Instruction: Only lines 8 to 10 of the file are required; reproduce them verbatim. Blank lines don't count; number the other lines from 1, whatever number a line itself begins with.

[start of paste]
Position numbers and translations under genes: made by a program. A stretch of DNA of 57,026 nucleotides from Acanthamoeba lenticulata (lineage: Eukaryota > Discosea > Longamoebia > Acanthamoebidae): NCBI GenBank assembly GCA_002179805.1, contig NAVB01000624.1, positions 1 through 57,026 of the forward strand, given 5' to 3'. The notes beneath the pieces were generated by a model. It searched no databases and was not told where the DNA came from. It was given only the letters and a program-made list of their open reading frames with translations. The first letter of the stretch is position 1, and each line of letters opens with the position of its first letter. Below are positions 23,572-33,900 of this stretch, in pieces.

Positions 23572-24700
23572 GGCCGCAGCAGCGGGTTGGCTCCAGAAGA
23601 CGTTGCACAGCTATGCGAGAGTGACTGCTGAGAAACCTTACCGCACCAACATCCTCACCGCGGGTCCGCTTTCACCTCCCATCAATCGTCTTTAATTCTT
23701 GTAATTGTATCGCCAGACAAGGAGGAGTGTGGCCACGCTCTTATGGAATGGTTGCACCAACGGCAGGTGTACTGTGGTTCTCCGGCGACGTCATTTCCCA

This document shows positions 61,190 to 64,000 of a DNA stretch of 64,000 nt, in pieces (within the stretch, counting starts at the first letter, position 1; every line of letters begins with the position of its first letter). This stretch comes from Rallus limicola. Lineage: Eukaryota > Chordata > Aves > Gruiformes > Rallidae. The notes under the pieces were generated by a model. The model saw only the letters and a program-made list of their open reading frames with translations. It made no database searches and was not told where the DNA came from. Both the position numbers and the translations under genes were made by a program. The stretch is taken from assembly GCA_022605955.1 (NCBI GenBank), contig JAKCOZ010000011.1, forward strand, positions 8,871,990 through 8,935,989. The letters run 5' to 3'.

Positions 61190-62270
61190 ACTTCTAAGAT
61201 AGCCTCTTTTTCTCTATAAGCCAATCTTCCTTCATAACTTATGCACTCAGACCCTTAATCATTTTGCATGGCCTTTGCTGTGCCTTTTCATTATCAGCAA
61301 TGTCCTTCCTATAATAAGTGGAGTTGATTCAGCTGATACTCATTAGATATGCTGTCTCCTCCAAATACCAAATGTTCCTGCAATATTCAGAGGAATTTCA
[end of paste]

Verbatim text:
61190 ACTTCTAAGAT
61201 AGCCTCTTTTTCTCTATAAGCCAATCTTCCTTCATAACTTATGCACTCAGACCCTTAATCATTTTGCATGGCCTTTGCTGTGCCTTTTCATTATCAGCAA
61301 TGTCCTTCCTATAATAAGTGGAGTTGATTCAGCTGATACTCATTAGATATGCTGTCTCCTCCAAATACCAAATGTTCCTGCAATATTCAGAGGAATTTCA